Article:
Narcissus Part 2

The hint for this is given in _Met._ iii. 402:

"Sic hanc, sic alias undis aut montibus ortas Luserat hic Nymphas."

And likewise the suggestion of Florida's revengeful wish:

"Inde ma.n.u.s aliquis despectus ad aethera tollens 'Sic amet ipse licet, sic non potiatur amato!'

Dixerat."

_Scene V._ Echo enters, and gives an account of herself, amplified--with a very free use of the English vernacular--from _Met._ iii. 356-368.

_Scene VI._, which has no counterpart in Ovid, consists of a spirited hunting-song in five stanzas, sung (presumably) while Narcissus, Dorastus, and Clinias chase a supposed hare over the stage.

_Scene VII._ introduces the "one with a bucket," _i.e._, The Well. The first twelve lines of his speech are a literal and smoothly-versified translation of _Met._ iii. 407-412. In Ovid, however, this description of the well comes after the conversation between Echo and Narcissus, and the account proceeds at once (l. 413) with:

"Hic puer, et studio venandi la.s.sus et aestu, Procubuit."

It is doubtful why the English writer should have preferred to introduce the Well thus early. With Ovid's lines may be compared those in the translation of the _Romaunt of the Rose_ attributed to Chaucer:

"----Springyng in a marble stone, Had nature set the sothe to tel Under that pyne tree a wel.

Aboute it is gra.s.se springyng For moyste so thycke and wel lykyng, That it ne may in wynter dye No more than may the see be drye.

For of the welle this is the syne, In worlde is none so clere of hewe, The water is euer fresshe and newe That welmeth vp with wawes bright."

_Scene VIII._ consists of a dialogue between Dorastus and Echo.

_Scene IX._ continues the same theme, Clinias being subst.i.tuted for Dorastus. Both these scenes are interpolations, introduced evidently for the amus.e.m.e.nt of the audience rather than for any bearing on the main plot.

_Scene X._ Here Narcissus delivers himself of a soliloquy, suggested by _Met._ iii. 479:

"Forte puer, comitum seductus et agmine fido, Dixerat"--

He is answered by Echo, who wishes to proffer him her affection. The conversation, gathered from Ovid, runs as follows:

"Ecquis adest?

Adest.

Veni!

Veni!

Quid me fugis?

Quid me fugis?

Huc Coeamus!

Coeamus!"

This, with various amplifications, is followed in ll. 602-630 of the _Narcissus_.

Here, however, there is no reproduction of Ovid's account:

"Et verbis favet ipsa suis, egressaque silvis Ibat, ut injiceret sperato brachia collo.

Ille fugit, fugiensque ma.n.u.s complexibus aufert."

which leads on to and explains the next speech of Narcissus:

"'Ante' ait 'emoriar, quam sit tibi copia nostri.'"

rendered in the English by:

"Let mee dye first ere thou meddle with mee."

This terminates the interview; Echo does not seem to make any appearance on the stage. The few lines which, in Ovid, describe the effect of her hopeless love, are partly followed in ll. 740-747 of the English play.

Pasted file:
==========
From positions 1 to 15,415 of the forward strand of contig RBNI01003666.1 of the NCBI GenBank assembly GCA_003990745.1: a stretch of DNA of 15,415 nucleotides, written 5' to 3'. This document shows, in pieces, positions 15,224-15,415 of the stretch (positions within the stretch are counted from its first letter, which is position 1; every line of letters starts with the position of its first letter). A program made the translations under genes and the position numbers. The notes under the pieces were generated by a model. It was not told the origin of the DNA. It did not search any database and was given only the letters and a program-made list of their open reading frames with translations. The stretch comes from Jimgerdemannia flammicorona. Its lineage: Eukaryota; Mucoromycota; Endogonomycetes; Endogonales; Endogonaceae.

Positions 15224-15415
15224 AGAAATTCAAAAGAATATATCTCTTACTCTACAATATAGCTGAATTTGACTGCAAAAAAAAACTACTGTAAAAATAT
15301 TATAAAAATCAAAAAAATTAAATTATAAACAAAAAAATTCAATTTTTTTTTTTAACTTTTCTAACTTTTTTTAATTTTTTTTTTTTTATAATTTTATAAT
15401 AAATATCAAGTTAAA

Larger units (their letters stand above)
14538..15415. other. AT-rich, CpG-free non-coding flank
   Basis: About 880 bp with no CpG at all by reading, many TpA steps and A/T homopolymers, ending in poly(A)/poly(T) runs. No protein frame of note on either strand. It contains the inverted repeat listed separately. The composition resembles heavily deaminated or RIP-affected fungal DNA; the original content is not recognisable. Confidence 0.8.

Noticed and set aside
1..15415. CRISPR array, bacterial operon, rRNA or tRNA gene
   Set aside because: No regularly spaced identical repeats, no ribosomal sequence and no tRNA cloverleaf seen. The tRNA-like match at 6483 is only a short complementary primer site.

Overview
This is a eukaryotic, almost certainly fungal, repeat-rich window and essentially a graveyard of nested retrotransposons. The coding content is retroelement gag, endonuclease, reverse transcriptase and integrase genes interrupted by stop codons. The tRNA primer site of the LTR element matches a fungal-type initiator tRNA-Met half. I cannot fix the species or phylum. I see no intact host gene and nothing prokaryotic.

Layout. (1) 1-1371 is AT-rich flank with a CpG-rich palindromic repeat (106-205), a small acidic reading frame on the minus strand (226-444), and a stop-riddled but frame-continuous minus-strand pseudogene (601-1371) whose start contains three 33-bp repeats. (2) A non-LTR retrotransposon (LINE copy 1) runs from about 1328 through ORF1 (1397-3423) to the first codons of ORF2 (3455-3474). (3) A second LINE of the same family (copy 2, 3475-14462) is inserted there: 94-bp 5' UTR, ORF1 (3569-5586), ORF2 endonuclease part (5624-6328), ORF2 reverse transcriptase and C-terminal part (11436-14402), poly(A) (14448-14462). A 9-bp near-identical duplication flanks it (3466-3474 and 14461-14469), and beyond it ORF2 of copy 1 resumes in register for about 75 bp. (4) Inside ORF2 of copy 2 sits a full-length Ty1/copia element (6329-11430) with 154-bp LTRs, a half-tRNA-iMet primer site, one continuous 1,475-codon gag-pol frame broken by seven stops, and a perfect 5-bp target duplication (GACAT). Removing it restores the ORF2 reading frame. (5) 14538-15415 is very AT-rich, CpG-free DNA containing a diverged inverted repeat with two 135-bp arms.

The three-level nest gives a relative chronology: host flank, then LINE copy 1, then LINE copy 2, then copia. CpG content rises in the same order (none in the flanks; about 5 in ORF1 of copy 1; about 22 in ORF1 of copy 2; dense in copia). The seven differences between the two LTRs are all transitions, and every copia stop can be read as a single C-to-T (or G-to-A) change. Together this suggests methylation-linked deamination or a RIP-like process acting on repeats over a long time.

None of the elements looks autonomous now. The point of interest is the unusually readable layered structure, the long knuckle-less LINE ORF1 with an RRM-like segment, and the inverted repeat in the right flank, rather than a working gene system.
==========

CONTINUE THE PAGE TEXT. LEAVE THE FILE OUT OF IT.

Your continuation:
_Scene XI._ Dorastus and Clinias abuse, fight with, and finally kill each other.

_Scene XII._ Narcissus enters, _fleeing from Echo_ (a connecting touch not found in Ovid). His speech, on discovering the well, is a mixture of the description of his transports in the _Metamorphoses_, and of the soliloquy there attributed to him. ll. 697-707 of the _Narcissus_ correspond word for word to _Met._ iii. 442-450.

It is remarkable that the use of the name of the G.o.ddess of corn instead of bread itself ("Cereris," l. 437) should have suggested to the English writer a similar metaphorical use of the names of Morpheus and Bacchus.

Another small point worthy of note is the introduction of a jest into the midst of this mournful scene; Ovid's:

"Et, quantum motu formosi suspicor oris, Verba refers aures non pervenientia nostras"

being irreverently rendered by:

"And by thy lippes moving, well I doe suppose Woordes thou dost speake, may well come to our nose; For to oure eares I am sure they never pa.s.se."

Ovid's Narcissus discovers his own ident.i.ty with the vision (_Met._ iii.

463), which the English version ignores; while, on the other hand, the prophecy of ll. 730-731:

"I, which whilome was The flower of youth, shalbee made flower againe"

finds no counterpart in Ovid.

Many of the reflections and entreaties ascribed to Narcissus in the Latin version are omitted in the English; neither is there any mention of the beating of the breast (_Met._ iii. 480-485). The final conversation with Echo is given thus by Ovid:

Eheu!

Eheu!

Heu frustra dilecte puer!

Heu frustra dilecte puer!

Vale!

Vale!

The English writer somewhat amplifies this, Echo being always a favourite stage-character. The rising up of Narcissus after death is an English expedient; so is Echo's return to give a final account of herself, the matter of which is suggested, as has been said, by _Met._ iii. 393-401.

So much for the cla.s.sical basis of the play; it remains to notice briefly the points in which it resembles an English comedy, or shows traces of the influence of other English writers. Most remarkable in the latter connection is the frequent coincidence of expressions between the _Narcissus_ and Shakspere's _Henry IV._ (Part 1.). Amongst these are the following:

L. 78. Ladds of metall. Cf. 1 _Henry IV._, ii. 4, 13.

80. No vertue extant " ii. 4, 132.

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